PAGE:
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I've seen a few questions dotted around, which require references to dictionaries or such-like (etymonline, wiktionary, OE dictionary, the Chicago Manual of Style), to make clear why a word or correction you're submitted as an answer is correct.

Is there any preference on which of these to go for? I've seen definitions citing wiktionary be both sufficient and severely lacking. As well as this I worry that people constantly referencing the Chicago Manual of Style it might give incorrect answers to people looking for British English style help.

Obviously a well phrased question, stating how much detail and accuracy is required, as well as a well researched answer should circumvent this issue. Is there any official guideline on this matter? I have seen this post, which is quite helpful, but it seems that it outlines a preference. Wiktionary is the 4th (?) answer given, and whilst I prefer it, I don't count it as a legitimate source in the same way most academics cringe at the idea of referencing wikipedia in their papers.

Perhaps a well written, "How to reference your answers" would make a good addition to the FAQ? That is if I haven't missed this sort of guideline that is there already.

marked as duplicate by NVZ, Glorfindel, Hank, Edwin Ashworth, JEL Aug 15 '17 at 19:37

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I think this question starts from a mistaken premise, that there is a 'correct set of references' for English, as there is for (most) computer languages; English has so many dialects and registers that a list of approved references is as likely to be harmful as helpful. For example, I would answer "Is this a word?" with "Yes, it's in the OED." Other users would say "Yes,it's in Merriam-Webster", "Yes, I've heard it several times in New York, California and New Zealand", or "Yes, a Google NGram shows several hits". All these are valid replies: what weight you attach to each is up to you. I do think the tags american-english and so on should be used more, to obtain more specialised results, (I would even support the creation of 'formal-english' and 'informal-english'); but nobody has the right to say what is an approved source, whether for a community-moderated site or for English as a whole.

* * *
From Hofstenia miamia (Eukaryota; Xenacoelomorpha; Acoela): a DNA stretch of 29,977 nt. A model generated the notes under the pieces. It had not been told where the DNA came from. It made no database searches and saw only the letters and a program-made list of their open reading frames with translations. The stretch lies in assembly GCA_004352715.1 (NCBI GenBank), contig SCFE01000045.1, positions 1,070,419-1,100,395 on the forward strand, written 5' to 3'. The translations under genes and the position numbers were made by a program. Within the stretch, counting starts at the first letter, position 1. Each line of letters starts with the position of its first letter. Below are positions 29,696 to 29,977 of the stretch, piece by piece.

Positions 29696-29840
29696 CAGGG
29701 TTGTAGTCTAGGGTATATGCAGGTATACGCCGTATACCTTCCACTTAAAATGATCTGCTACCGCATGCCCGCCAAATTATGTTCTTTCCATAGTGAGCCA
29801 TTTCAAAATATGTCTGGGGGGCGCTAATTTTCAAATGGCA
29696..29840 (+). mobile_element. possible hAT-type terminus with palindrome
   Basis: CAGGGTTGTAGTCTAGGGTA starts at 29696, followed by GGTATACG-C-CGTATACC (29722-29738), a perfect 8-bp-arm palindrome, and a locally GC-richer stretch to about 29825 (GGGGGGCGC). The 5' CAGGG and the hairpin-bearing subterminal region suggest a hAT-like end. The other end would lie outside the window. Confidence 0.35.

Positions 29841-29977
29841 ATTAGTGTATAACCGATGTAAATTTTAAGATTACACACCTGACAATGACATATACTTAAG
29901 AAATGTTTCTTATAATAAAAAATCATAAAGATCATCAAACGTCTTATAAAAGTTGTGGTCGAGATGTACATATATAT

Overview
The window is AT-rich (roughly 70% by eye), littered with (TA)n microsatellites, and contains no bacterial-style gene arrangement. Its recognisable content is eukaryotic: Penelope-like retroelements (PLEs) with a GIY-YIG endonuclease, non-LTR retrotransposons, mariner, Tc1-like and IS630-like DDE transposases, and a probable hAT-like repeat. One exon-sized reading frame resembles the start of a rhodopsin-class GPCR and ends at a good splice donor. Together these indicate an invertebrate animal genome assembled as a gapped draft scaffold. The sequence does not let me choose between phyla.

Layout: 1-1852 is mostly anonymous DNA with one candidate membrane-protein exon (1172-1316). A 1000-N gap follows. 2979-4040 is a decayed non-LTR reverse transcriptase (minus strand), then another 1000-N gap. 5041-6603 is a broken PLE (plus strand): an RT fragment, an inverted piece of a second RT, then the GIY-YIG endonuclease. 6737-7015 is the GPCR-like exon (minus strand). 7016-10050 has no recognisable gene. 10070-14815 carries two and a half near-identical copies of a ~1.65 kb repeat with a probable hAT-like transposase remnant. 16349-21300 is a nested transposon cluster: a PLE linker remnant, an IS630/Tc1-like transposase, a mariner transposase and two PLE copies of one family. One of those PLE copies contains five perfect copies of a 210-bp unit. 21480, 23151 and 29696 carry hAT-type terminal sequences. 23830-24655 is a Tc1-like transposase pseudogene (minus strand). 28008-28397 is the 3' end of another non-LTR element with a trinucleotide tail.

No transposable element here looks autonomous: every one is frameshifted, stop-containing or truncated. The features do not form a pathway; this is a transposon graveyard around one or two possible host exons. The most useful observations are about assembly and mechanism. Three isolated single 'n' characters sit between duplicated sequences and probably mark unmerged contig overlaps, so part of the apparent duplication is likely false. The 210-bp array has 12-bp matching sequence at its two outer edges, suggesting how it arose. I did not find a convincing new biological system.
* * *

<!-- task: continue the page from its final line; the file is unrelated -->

And yes, this is just my opinion; that's kind of the point.

  • I think it's more the case of, some references in Wiktionary are just plain poor, others exemplary. I've had questions answered by someone quoting etymonline, but that entry on there wasn't really sufficient. I'm not really after 'correct', just something worth using as a reference. – Pureferret Dec 13 '11 at 16:50
  • So, in short what I'm asking as more to do with unreliable sources. I guess mentioning OED wasn't too relevant as they're almost always on the mark. Wiktionary is the prime example, though I'm sure there are others. – Pureferret Dec 13 '11 at 21:19
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    @Pureferret; yes, there's a spectrum of reliability in resources, and how far down you accept is up to you. But it's very like the spectrum of users here: high-rep users are generally more reliable, but there are several whose answers I am deeply sceptical about (and vice versa, no doubt) either because of philosophical differences or different dialects (in the technical sense). If you want an ordered list, you could start a CW question saying 'which of these resources is most reliable?' [Myself, I think that question too subjective to be properly answered, as you may have gathered.] – TimLymington Dec 15 '11 at 12:41

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